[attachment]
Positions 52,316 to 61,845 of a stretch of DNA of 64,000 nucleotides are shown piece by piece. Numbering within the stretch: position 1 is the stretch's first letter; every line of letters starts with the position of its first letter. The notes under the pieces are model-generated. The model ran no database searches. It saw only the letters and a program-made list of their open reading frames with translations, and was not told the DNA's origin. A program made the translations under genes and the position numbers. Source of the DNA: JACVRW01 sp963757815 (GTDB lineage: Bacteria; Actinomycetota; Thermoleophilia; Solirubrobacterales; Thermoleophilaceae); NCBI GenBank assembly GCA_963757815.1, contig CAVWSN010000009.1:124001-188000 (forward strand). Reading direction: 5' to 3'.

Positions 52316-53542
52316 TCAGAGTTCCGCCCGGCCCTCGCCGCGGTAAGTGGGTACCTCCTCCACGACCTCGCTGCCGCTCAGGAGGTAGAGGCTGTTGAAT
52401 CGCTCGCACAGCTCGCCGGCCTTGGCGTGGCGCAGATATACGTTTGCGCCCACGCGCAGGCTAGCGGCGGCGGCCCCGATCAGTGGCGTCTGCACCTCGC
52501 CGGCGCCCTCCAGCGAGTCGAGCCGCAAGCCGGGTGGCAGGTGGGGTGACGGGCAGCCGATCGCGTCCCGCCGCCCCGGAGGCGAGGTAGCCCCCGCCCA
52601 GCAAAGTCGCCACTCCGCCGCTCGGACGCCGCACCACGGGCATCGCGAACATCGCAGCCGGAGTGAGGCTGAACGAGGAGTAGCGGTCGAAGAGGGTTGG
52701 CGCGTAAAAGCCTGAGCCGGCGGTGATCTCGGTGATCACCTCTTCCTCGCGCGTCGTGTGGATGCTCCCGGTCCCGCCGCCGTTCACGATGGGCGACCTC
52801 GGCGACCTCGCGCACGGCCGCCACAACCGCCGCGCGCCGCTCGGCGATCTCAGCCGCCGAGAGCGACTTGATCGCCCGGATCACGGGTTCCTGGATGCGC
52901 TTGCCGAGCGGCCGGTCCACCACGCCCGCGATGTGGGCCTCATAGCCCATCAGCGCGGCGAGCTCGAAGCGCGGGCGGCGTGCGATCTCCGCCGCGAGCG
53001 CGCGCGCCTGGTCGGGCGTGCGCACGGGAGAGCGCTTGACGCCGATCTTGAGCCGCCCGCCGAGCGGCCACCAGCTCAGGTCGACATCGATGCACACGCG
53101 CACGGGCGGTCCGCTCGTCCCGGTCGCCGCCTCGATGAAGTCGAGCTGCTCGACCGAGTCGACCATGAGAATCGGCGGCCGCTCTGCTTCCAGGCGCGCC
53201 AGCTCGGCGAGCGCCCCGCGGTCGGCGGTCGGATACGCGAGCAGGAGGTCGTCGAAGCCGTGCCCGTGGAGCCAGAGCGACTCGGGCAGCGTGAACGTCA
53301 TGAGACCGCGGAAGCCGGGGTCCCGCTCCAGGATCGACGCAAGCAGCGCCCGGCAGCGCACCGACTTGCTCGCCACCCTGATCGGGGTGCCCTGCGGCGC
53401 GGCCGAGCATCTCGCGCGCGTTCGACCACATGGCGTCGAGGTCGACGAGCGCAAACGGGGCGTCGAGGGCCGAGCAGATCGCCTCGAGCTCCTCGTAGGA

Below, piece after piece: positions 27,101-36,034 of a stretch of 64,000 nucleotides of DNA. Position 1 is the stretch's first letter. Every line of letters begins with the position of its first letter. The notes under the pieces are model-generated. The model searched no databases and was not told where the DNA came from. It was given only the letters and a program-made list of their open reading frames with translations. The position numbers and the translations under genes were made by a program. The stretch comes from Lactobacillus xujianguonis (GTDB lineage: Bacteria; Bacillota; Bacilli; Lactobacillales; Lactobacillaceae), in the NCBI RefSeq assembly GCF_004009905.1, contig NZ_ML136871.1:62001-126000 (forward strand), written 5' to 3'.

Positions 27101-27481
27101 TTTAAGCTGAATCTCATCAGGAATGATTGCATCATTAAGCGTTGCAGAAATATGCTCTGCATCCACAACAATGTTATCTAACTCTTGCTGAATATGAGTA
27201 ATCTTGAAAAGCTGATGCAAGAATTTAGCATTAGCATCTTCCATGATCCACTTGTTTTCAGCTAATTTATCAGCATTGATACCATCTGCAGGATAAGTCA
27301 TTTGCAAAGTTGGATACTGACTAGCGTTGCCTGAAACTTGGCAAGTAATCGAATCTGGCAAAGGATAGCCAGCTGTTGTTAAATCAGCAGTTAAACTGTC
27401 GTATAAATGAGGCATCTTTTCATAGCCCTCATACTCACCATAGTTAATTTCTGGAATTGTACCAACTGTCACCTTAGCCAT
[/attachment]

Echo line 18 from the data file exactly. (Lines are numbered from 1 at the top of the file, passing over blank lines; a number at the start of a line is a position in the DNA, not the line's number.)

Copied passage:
27201 ATCTTGAAAAGCTGATGCAAGAATTTAGCATTAGCATCTTCCATGATCCACTTGTTTTCAGCTAATTTATCAGCATTGATACCATCTGCAGGATAAGTCA